The kitchen tool that unlocks childhood memories of food and my grandmother is the stone mortar and pestle—or rubbu rōlu as it is called in Telugu, my mother tongue. My earliest memory of this tool is from when I was five or six years old. I remember sitting next to my grandmother, or Ammama, as I called her, on her kitchen floor as she rhythmically crushed freshly plucked mehendi leaves with a horizontal pestle on a rectangular stone slab. As the leaves transformed into a bright green gooey paste, my little heart filled with happiness in anticipation of the sun and moon patterns Ammama would make with the mehendi paste on my hand.
When I recall the homes of aunts, cousins, and friends, one permanent fixture that stands out across all their kitchens is the mortar and pestle. There is the massive, hourglass-shaped stone mortar with a long wooden pestle in my paternal grandparents’ home; the granite mortar that is firmly fixed into the kitchen counter at my parents’ home; the tiny brass mortar and pestle my aunt uses only to crush cardamom; the handy, nonporous marble version in my own kitchen. Ammama’s kitchen boasted almost all the shapes and sizes of this indispensible tool.
I learned from Ammama how to season a brand-new stone mortar by first pounding raw rice grains in it, which removes any stone particles or dirt. Pounding rice grains in between uses also helps take away lingering aromas or leftover masala bits. My grandmother was always pounding together coriander seeds and desiccated coconut, crushing ginger and garlic to a paste, bruising fresh spices to release their fragrant oils, and experimenting with myriad spice combinations in her mortar and pestle.
Whether it was for everyday masalas or preparing larger feasts on special occasions, Ammama insisted that hand-pounding was the key to drawing out the rich aroma and depth of flavor in food. Although slower and physically harder than using a spice grinder or food processor, she would always remind me that devoting muscle and time to the process of cooking would help us form a bond with the food being made. The significance of that statement may have escaped my childhood self, but it is something I hold onto steadfastly now.
We use the mortar and pestle in our home kitchen to make fresh relishes with vegetables, lentils, seeds, or nuts; flavorful spice powders, aromatic masala pastes and marinades; and damp rice flour for varied sweet preparations. It breathes life into our everyday meals.
And those meals are incomplete without a choice of chutneys, pickles, and poḍis (spice powders). No matter how busy or tired Ammama was, she would always hand-pound chutneys or fresh relishes so as to retain the essence of the ingredients, preventing them from being pulverized to textureless pastes and not draining the greens and vegetables of their natural juices. In what is our family’s favorite sweet and spicy tamarind sauce, chilies are first roasted directly over a flame. The just-charred chilies are pounded in a mortar and pestle and mixed with jaggery-infused tamarind water along with coarsely pounded garlic and onion chunks to make a quick and versatile sauce.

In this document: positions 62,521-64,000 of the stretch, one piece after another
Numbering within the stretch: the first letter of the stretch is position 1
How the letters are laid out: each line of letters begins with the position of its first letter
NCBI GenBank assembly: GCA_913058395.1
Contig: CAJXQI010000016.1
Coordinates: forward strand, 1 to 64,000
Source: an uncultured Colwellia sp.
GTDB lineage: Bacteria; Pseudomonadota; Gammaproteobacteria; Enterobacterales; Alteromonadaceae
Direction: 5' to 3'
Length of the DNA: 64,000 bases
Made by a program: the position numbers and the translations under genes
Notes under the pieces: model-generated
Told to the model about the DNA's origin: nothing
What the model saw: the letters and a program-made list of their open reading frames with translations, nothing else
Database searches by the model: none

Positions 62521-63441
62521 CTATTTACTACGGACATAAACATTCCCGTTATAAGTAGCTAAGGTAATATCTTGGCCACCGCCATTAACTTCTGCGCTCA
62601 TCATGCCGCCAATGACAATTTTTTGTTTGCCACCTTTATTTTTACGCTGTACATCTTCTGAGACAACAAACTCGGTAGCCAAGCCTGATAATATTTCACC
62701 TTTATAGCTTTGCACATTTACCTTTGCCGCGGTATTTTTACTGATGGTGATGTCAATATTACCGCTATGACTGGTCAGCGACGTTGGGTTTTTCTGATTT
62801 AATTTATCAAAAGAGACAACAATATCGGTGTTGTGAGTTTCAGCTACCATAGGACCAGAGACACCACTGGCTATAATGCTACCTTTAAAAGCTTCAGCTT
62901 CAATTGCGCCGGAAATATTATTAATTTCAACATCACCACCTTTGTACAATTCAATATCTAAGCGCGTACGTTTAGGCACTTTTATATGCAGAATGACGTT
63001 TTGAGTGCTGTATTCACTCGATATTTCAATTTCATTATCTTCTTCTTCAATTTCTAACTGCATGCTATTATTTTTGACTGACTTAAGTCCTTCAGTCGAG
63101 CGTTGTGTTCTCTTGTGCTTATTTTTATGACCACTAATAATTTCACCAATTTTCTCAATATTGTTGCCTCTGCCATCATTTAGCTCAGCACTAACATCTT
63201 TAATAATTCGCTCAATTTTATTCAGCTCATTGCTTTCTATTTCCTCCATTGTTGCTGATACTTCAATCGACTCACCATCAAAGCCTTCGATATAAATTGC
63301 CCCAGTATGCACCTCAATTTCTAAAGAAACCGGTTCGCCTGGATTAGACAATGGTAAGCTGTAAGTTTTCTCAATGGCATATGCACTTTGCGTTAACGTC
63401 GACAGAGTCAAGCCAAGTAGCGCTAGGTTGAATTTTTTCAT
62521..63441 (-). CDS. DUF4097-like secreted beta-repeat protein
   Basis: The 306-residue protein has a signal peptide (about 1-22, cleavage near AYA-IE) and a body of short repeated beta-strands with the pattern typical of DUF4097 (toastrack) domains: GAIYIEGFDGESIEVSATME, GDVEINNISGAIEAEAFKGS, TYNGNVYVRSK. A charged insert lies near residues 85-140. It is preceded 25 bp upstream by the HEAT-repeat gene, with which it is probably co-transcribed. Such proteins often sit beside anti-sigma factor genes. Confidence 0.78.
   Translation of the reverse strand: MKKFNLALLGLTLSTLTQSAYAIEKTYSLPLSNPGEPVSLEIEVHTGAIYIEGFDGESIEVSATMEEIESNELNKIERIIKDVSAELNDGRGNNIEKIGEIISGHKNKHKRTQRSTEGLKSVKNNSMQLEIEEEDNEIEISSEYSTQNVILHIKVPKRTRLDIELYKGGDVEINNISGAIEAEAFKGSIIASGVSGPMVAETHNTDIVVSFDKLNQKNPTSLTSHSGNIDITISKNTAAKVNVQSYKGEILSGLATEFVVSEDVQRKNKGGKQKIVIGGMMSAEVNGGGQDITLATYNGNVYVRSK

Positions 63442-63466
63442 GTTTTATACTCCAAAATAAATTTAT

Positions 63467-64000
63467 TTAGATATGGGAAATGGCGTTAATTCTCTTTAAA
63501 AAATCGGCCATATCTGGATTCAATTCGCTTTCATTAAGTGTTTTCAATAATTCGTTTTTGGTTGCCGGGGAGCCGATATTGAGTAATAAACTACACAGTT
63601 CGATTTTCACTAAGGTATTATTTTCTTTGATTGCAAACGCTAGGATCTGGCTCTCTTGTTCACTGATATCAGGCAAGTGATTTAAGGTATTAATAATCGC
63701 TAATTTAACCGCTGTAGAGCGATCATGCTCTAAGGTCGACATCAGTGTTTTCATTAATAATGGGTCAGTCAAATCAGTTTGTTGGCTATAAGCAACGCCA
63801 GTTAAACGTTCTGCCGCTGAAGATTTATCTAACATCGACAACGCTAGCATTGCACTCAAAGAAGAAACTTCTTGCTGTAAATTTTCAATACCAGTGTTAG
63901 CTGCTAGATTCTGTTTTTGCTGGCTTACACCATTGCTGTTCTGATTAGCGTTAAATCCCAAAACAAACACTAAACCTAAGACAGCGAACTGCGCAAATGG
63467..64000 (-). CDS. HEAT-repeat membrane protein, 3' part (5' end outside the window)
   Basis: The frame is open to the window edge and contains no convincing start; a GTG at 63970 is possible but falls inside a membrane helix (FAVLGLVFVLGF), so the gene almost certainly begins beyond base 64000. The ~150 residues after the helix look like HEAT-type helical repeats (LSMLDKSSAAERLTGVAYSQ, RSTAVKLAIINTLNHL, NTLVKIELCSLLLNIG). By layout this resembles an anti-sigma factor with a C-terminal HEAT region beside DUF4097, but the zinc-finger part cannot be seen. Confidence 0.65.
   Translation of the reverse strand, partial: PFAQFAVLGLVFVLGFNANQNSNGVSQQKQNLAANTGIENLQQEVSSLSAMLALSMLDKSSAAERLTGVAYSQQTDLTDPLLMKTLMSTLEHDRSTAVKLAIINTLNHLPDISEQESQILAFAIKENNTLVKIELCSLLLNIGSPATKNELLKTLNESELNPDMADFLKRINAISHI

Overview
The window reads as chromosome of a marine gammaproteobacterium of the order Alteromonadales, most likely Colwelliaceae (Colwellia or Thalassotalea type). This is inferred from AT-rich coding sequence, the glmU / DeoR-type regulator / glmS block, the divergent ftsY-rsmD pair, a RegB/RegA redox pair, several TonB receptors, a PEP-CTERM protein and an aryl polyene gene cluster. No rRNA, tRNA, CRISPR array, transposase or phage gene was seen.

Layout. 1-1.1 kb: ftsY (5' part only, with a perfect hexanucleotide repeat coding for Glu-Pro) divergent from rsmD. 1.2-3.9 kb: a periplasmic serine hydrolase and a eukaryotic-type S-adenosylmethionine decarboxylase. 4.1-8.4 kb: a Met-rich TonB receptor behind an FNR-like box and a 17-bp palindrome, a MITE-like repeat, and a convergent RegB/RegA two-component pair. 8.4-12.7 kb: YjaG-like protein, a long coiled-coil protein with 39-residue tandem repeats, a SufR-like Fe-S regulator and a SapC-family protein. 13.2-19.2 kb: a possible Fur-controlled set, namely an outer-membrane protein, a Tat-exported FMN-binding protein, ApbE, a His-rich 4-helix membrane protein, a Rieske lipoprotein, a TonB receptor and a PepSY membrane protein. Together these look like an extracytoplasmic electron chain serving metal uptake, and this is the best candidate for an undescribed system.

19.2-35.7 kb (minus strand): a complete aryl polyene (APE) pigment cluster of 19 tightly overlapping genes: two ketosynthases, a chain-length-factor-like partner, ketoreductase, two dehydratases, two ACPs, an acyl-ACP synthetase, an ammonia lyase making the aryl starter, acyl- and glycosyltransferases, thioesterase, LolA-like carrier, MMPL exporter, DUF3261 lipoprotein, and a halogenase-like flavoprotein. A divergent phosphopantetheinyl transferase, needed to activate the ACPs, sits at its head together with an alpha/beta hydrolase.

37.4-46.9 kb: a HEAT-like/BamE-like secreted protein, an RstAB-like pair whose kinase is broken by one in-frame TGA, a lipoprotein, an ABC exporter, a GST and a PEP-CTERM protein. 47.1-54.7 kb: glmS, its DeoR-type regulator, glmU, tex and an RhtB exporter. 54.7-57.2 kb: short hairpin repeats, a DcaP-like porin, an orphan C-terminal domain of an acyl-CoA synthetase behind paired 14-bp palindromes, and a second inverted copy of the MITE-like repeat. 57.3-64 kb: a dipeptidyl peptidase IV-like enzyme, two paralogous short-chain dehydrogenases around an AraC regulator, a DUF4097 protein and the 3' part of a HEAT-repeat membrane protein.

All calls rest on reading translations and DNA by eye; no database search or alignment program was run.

Two other dishes I can never bring myself to use the food processor for are incidentally two of my grandmother’s signature dishes: For eṇḍu māmsam, naturally preserved, sun-dried meat pieces are pounded in a large, deep mortar, fried in a blend of whole spices, then served alongside lightly sautéed onions and crisped potato pieces. Perugu gārelu, another of Ammama's signatures, are made from soaked black gram (black lentils) ground in a continuous circular motion in a mortar with an occasional splash of water till the batter turns frothy and soft. The lentil batter is then shaped into donuts, deep-fried, and soaked in a ginger-spiced yoghurt sauce.
In the nine years since Ammama passed on, despite making innumerable visits to my grandparents’ home, and intending every single time to bring her stone mortar and pestle back with me, I never managed to. It almost feels like the mortar had willed itself not to leave her kitchen.
Serendipitously, her mortar and pestle made its journey to my kitchen the same week I completed work on Five Morsels of Love. Perhaps I am ready now to accept the inheritance.
- 25 grams (about 1 lime-sized ball) tamarind, soaked in 60ml / 1/4 cup of hot water for 15 mins
- 3 tablespoons powdered jaggery (raw sugar or brown sugar work if you cannot find jaggery)
- 1/2 teaspoon salt
- 6 to 7 dried red chiles
- 1 onion, peeled and halved
- 8 to 10 garlic cloves
Archana Pidathala is the author of Five Morsels of Love, a contemporary South Indian cookbook. You can order her book here.
What are the tools you feel powerfully attached to—or the ones that have changed the way you cook? Tell us in the comments!